37 Systems Perspective (1) Successful management of overall performance requires synthesis, alignment, and integration
38 Systems Perspective (2) SynthesisLooking at the organization as a whole, building on key business requirements including core competencies, strategic objectives, actions plans, and work systems
39 Systems Perspective (3) AlignmentKey linkages between key processesLeadershipPlanningCustomer FocusInformation ManagementWorkforce FocusProcess ManagementResults
40 Systems Perspective (4) IntegrationIndividual components of performance management system operate in a fully interconnected manner and deliver anticipated results
41 Categories 1 - Leadership 2 - Strategic Planning 3 - Customer Focus 4 - Information and Knowledge Management5 - Human Resource Focus6 - Process Management7 - Results
42 Items (1) 1.1 Senior Leadership 1.2 Governance and Societal Responsibility2.1 Strategy Development2.2 Strategy Deployment3.1 Customer Engagement3.2 Voice of the Customer4.1 Measurement, Analysis, and Improvement of Organizational Performance4.2 Management of Information, Knowledge and Information Technology
43 Items (2) 5.1 Workforce Engagement 5.2 Workforce Environment 6.1 Work Systems6.2 Work Processes7.1 Product and Service Outcomes7.2 Customer-Focused Outcomes7.3 Financial and Market Outcomes7.4 Workforce-Focused Outcomes7.5 Process Effectiveness Outcomes7.6 Leadership Outcomes
44 1 - LeadershipSenior leaders personal action guide and sustain the organizationOrganization’s governanceOrganization addresses ethical, legal, and societal responsibilities
45 1.1 – Senior Leadership For the organization GuideSustainCommunication with workforceWhat are you communicating?How are you communicating?Encourage high performance
46 High-performance Work - 1 Work processes used toSystematically pursue ever-higher levels of overall performance (organizational and personal)Includes quality, productivity, innovation rate, cycle time performanceFocuses on workforce engagement
47 High-performance Work - 2 May include empowerment of people (self-directed responsibility)Individual and organizational skill building and learningLearning from other organizationsFlexibility in job design and work assignmentsSeeks to align or integrate organization structure, core competencies, work, jobs, workforce development and performance management.
48 1.2 - Governance and Societal Responsibility Governance SystemResponsibilities to publicEnsure ethical behaviorPractice good citizenship
49 Guide What does guide mean? Direct, or influence usually to a particular endWhat do you have to have in order to guide?Vision, Road mapShare itMake it real.
50 Sustain Ability to address business needs Agility and strategic management to prepare for the futureConsiders:Workforce capability (knowledge, skills, abilities and competencies)Workforce capacity (Ability to ensure sufficient staffing levels)Core competencies (areas of greatest expertise)Work systems (how work of the organization is accomplished)Resource availability – FacilitiesTechnology – EquipmentKnowledge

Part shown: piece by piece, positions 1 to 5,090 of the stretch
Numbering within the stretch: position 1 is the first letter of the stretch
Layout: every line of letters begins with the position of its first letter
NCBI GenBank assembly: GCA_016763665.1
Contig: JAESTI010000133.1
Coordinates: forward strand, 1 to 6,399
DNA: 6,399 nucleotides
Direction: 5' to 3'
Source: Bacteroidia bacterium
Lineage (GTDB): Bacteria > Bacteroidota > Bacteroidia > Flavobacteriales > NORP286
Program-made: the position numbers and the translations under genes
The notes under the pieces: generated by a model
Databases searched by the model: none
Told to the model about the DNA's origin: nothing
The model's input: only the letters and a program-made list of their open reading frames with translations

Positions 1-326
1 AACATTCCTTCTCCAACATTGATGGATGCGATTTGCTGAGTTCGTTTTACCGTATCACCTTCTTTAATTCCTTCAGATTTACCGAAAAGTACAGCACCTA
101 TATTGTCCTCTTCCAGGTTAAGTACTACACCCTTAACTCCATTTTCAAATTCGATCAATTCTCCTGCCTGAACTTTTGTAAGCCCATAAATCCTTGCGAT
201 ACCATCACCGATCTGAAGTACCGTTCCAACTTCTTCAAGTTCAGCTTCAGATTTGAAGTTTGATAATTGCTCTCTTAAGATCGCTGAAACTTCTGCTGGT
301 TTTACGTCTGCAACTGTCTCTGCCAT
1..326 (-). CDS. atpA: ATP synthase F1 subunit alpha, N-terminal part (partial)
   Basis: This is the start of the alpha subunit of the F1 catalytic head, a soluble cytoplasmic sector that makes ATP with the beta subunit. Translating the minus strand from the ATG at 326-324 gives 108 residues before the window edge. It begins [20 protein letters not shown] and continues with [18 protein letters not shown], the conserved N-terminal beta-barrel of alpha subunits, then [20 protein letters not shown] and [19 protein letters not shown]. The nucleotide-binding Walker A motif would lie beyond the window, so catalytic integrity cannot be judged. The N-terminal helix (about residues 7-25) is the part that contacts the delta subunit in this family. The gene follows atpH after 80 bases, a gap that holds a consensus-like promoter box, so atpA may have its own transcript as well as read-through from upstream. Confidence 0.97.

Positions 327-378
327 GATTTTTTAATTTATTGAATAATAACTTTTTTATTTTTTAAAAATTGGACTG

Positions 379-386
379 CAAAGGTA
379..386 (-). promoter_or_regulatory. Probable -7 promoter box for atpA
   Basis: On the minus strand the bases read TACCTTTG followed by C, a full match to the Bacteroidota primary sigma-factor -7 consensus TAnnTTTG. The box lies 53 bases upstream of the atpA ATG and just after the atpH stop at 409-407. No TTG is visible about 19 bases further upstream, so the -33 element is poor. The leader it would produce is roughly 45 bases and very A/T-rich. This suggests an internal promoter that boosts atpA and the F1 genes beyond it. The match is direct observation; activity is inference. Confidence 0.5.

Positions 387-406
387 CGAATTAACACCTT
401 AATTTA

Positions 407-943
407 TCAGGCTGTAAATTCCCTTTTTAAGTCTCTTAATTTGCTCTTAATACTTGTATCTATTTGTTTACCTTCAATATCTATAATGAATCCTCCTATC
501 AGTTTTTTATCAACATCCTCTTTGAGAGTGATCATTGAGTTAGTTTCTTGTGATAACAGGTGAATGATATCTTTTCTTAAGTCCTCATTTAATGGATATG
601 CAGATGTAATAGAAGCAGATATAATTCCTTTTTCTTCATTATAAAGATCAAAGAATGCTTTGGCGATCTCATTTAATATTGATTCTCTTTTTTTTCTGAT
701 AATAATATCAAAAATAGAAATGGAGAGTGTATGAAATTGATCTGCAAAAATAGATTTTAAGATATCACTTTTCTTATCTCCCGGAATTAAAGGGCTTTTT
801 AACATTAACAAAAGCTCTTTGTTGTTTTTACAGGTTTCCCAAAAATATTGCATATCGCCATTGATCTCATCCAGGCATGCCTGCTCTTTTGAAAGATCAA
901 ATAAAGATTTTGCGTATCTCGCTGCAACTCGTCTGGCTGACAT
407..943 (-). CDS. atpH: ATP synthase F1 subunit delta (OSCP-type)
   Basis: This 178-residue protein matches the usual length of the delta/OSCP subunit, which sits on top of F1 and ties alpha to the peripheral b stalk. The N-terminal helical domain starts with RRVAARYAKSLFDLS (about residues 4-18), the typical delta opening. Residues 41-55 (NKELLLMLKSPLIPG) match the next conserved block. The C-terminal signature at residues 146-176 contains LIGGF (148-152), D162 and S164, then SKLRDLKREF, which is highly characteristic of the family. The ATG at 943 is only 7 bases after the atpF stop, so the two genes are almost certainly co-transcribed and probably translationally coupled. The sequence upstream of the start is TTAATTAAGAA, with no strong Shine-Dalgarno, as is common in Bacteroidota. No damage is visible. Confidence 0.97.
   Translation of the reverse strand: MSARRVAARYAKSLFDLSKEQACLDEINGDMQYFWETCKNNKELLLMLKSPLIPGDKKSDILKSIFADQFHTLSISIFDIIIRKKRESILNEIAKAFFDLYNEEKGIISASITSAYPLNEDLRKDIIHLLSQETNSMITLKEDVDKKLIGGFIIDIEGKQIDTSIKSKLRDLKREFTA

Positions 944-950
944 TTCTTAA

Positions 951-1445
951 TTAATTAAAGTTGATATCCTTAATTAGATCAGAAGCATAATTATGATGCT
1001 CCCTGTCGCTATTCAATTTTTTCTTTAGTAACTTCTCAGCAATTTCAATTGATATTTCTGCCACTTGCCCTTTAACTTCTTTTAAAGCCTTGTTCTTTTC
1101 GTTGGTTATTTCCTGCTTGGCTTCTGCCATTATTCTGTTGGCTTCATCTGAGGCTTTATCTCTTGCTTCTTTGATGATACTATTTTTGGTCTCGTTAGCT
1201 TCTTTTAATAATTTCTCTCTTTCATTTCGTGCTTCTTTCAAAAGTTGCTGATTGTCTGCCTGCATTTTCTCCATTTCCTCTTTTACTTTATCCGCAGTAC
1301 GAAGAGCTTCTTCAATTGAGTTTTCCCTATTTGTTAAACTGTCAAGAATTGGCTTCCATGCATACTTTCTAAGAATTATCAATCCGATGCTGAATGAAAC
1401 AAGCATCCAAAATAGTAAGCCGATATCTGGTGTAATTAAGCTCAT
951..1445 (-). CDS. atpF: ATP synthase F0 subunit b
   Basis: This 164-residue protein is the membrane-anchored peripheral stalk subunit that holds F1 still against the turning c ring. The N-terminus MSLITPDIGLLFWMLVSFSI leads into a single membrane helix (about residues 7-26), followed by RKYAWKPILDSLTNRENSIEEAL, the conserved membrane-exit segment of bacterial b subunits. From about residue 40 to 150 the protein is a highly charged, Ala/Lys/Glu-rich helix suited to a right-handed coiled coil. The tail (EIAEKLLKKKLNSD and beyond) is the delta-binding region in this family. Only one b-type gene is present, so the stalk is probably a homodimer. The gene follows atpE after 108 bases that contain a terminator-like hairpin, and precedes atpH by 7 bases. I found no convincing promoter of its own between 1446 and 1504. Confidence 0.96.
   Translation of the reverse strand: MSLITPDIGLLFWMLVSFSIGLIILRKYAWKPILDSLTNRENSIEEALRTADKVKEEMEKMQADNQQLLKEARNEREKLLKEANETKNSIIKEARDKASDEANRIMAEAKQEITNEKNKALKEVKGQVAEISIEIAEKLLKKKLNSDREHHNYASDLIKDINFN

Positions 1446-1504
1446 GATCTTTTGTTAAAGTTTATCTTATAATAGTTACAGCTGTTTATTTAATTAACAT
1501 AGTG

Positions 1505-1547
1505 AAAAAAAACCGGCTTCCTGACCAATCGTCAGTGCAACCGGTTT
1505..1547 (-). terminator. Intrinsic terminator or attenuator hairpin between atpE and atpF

51 Governance Stewardship of the organization Ensures: Accountability to owners/shareholdersTransparency of operationsFair treatment of all stakeholders
52 Responsibilities to the Public Stress conservation of resourcesPlanning should anticipate adverse impacts from products, distribution, transportation, use and disposalLocal, state, and federal laws and regulations treated as opportunities for improvement beyond mere compliance
53 Good Citizenship Leadership and support of publicly important purposes Examples:Improve education and healthcare in communityPursue environmental excellencePractice resource conservationPerform community serviceImprove business and industry practicesShare nonproprietary informationInfluences other organizations to partner for these purposes
54 Legal ResponsibilityCompliance to all local, state, and federal laws and regulatory requirementsTreat requirements as opportunities for improvement beyond compliance
55 Societal Responsibility Planning should anticipate adverse impacts from products, distribution, transportation, use and disposalLeadership and support of publicly important purposes, e.g.:Improve education and healthcare in communityPursue environmental excellencePractice resource conservationPerform community serviceImprove business and industry practicesShare nonproprietary informationInfluences other organizations to partner for these purposes.
56 2 – Strategic PlanningThree key aspects of organizational excellence important to strategic planningCustomer-driven quality is a strategic view of qualityOperational performance improvements and innovation – short- and longer-term productivityOrganizational and personal learning – alignment of work processes and learning initiatives